Findings showed that Baby Boomers found it harder to use the mobile data services than Gen X, and this low perceived ease of use affected their adoption of this new technology (Yang & Jolly, 2008, p. 256). It is interesting to note, however, that Baby Boomers reported higher perceived usefulness for mobile data services than Gen X (Yang & Jolly, 2008, p. 257). If technology is not useful to one’s life, Baby Boomers tend to regard it as part of consumerism and marketing ploys. Roberts and Manolis (2000) investigated the differences in perceptions of marketing, consumerism, and advertising between Baby Boomers and Baby Busters or Gen X.
The data collection approach was based on mall-interception, wherein 476 participants were asked to answer survey questionnaires. Findings showed that Baby Busters had more positive views of marketing, consumerism, and advertising than Baby Boomers (Roberts & Manolis, 2000, p. 491). This shows a negative attitude to the excess of consumerist culture from the perspective of Baby Boomers. In a related study, several authors examine personality and motivations of older adults that can also impact new technology adoption and perceptions. Wong et al.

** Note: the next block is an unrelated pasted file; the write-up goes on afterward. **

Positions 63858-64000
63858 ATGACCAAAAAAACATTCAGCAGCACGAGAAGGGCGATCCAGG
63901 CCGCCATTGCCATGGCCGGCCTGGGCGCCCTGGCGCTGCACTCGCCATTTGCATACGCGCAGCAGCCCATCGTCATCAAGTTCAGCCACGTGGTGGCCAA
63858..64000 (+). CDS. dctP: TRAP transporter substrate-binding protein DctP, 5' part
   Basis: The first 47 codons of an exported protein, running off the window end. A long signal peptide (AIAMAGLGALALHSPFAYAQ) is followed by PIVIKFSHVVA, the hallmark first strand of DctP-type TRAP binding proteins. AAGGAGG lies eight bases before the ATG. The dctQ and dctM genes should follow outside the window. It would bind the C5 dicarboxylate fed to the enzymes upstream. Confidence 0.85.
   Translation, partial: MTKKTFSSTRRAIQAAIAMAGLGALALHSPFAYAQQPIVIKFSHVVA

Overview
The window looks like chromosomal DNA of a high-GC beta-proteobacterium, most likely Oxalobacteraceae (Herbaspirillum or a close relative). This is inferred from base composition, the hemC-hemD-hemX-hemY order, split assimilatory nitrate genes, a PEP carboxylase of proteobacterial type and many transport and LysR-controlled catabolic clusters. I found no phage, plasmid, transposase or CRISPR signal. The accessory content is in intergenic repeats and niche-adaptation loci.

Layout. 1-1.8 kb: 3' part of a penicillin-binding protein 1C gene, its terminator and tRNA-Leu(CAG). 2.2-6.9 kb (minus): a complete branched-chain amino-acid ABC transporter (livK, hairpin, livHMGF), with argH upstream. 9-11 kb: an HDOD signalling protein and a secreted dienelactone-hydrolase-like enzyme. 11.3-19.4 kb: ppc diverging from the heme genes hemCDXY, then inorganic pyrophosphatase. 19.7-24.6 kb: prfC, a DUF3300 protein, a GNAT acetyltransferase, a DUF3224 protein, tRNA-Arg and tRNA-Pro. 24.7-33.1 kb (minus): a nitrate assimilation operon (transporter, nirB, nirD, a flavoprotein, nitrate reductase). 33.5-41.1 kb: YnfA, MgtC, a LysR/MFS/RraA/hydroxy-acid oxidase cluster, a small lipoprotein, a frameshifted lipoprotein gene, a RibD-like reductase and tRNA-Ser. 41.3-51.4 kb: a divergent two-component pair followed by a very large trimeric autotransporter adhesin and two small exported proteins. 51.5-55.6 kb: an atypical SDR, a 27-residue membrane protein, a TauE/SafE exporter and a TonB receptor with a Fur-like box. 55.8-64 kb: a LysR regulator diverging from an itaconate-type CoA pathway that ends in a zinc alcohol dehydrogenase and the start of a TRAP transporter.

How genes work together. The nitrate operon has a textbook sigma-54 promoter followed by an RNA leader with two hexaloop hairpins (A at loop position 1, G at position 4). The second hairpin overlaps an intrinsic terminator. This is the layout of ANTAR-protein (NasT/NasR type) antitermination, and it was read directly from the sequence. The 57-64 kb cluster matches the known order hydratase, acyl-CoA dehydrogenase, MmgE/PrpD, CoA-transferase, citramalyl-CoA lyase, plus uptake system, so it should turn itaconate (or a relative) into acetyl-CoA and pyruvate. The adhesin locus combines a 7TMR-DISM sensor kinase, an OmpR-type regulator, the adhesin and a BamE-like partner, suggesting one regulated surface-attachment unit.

(2008) studied if Baby Boomers, Gen X, and Gen Y of working Australians have differences in personality and motivational drivers. The sample consisted of 3,535 managers and professionals. One-way ANOVAs were conducted to investigate differences in the three generations. Findings showed that age impacts motivation and personality differences more than generations, although generational differences still exist (Wong et al. , 2008, p. 887). Baby Boomers are less oriented to career advancement than younger employees and this could be because the technology-driven environment of Gen X and Gen Y make them more competitive (Wong et al.
, 2008, p. 886). Gen X and Baby Boomers are also motivated by power and influence (Wong et al. , 2008, p. 887). References Kumar, A. & Lim, H. (2008). Age differences in mobile service perceptions: Comparison of Generation Y and baby boomers. Journal of Services Marketing, 22 (7), 568-577. Niemela-Nyrhinen, J. (2007). Baby boom consumers and technology: shooting down stereotypes. The Journal of Consumer Marketing, 24 (5), 305-312. Reisenwitz, T. & Iyer, R. (2007). A comparison of younger and older baby boomers: Investigating the viability of cohort segmentation. Journal of Consumer Marketing, 24 (4), 202-213.
Roberts, J. A. & Manolis, C. (2000). Baby boomers and busters: An exploratory investigation of attitudes toward marketing, advertising and consumerism. Journal of Consumer Marketing, 17 (6), 481-499. Wong, M. , Gardiner, E. , Lang, W. , & Coulon, L. (2008). Generational differences in personality and motivation: Do they exist and what are the implications for the workplace? Journal of Managerial Psychology, 23 (8), 878-890. Yang, K. & Jolly, L. D. (2008). Age cohort analysis in adoption of mobile data services: Gen Xers versus baby boomers. Journal of Consumer Marketing, 25 (5), 272-280.